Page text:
Staff Publications

Staff Publications

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    'Staff publications' is the digital repository of Wageningen University & Research

    'Staff publications' contains references to publications authored by Wageningen University staff from 1976 onward.

    Publications authored by the staff of the Research Institutes are available from 1995 onwards.

    Full text documents are added when available. The database is updated daily and currently holds about 240,000 items, of which 72,000 in open access.

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Record number 352023
Title Vulnerability to a small-scale commercial fishery of Lake Tana's (Ethiopia) endemic Labeobarbus compared with African catfish and Nile tilapia: An example of recruitment-overfishing?
Author(s) Graaf, M. de; Zwieten, P.A.M. van; Machiels, M.A.M.; Lemma, E.; Wudneh, T.; Dejen, E.; Sibbing, F.A.
Source Fisheries Research 82 (2006)1-3. - ISSN 0165-7836 - p. 304 - 318.
DOI https://doi.org/10.1016/j.fishres.2006.05.011
Department(s) Experimental Zoology
Aquaculture and Fisheries
WIAS
Publication type Refereed Article in a scientific journal
Publication year 2006
Keyword(s) oreochromis-niloticus - species flock - reproductive segregation - perch upsurge - barbs barbus - cyprinidae - victoria - impact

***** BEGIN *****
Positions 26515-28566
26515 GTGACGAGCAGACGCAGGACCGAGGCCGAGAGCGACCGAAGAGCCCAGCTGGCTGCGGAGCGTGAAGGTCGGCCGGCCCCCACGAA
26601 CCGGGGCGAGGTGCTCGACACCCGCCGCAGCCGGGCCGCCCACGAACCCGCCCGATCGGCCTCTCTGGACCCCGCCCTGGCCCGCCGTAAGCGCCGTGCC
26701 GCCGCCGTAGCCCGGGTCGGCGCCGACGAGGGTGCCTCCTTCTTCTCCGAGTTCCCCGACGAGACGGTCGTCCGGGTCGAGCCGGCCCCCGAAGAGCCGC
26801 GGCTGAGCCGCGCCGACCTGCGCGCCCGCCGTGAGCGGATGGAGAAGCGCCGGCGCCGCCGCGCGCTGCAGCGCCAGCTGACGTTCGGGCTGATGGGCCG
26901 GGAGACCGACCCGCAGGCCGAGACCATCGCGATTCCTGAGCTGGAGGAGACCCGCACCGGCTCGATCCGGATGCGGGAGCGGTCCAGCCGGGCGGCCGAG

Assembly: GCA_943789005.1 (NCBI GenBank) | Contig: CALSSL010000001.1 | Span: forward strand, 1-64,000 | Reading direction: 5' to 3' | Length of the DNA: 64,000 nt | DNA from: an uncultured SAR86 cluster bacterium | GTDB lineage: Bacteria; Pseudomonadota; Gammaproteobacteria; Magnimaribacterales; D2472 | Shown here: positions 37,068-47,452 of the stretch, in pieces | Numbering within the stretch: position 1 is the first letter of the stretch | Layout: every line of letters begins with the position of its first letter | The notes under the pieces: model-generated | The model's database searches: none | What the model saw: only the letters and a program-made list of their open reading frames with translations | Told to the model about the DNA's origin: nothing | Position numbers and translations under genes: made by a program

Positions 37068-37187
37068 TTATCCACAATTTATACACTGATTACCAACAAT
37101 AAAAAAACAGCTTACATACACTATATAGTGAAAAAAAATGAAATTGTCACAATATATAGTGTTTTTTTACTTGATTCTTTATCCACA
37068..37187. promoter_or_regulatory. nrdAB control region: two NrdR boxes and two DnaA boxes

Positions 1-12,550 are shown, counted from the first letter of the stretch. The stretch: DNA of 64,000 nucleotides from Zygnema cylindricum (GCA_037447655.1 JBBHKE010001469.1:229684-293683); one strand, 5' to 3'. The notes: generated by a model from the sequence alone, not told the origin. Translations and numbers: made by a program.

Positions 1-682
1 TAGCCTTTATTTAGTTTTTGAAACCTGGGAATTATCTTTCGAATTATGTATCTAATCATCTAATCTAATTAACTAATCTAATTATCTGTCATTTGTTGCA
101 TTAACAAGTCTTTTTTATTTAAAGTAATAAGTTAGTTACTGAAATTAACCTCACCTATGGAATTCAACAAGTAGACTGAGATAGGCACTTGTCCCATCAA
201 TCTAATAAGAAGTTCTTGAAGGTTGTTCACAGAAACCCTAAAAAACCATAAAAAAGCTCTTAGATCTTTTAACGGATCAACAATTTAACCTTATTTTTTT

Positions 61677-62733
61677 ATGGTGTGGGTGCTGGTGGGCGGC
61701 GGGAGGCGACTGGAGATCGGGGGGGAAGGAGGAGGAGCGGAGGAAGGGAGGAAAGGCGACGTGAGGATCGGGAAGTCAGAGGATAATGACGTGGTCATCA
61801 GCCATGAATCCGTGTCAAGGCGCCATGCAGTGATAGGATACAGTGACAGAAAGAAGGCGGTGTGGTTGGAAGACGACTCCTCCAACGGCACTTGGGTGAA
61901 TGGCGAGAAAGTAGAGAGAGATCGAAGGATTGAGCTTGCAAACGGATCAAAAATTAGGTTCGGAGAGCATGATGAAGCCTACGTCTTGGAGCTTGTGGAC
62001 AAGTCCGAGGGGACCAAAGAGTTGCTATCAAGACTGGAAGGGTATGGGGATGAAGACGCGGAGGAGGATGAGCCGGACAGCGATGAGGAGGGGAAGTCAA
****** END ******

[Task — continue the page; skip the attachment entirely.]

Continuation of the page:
Abstract In 1986 a motorised, commercial gillnet fishery was introduced in Lake Tana, Ethiopia's largest lake (3050 km2) in addition to the artisanal, predominantly subsistence fishery conducted from reedboats. The three main species groups targeted by this fishery are a species flock of endemic, large Labeobarbus spp., African catfish (Clarias gariepinus) and Nile tilapia (Oreochromis niloticus). The commercial gillnet fisheries was monitored during 1991-1993 and in 2001 (CPUE, effort allocation, catch composition, yield) and the development of the stocks of the three species groups was determined using an experimental trawl program during 1991-1993 and 1999-2001. In 1991-1993 the vast majority of fishing activities took place in the southern Bahar Dar Gulf (71%). Each species group contributed roughly one third to the total catch. In 2001, 41% of the effort was allocated to the north-eastern shores of Lake Tana. Both the CPUE and the contribution of O. niloticus to the total catch had doubled. However, the proportion of large specimen (>50 cm TL C. gariepinus; >20 cm FL O. niloticus) in the trawl surveys decreased significantly. A three-fold decline in abundance of the anadromous Labeobarbus species occurred. The 15 large labeobarb species are long-lived, ecologically specialised endemics. The seven riverine spawning Labeobarbus species form aggregations in the river mouths in August-September, during which period they are targeted by the commercial gillnet fishery. A sharp decrease in abundance by ca. 75% of the migratory riverine spawning Labeobarbus species in the sublittoral and pelagic zones of the lake, areas where no fishing takes place and the collapse of juvenile Labeobarbus (between 5 and 18 cm FL: by 90%) during the 1990s suggest recruitment-overfishing. To prevent the possible extinction of the unique Labeobarbus species flock all fishing effort should be severely restricted near the river mouths and on the upstream spawning areas during August-September (peak breeding period) to protect the vulnerable spawning aggregations
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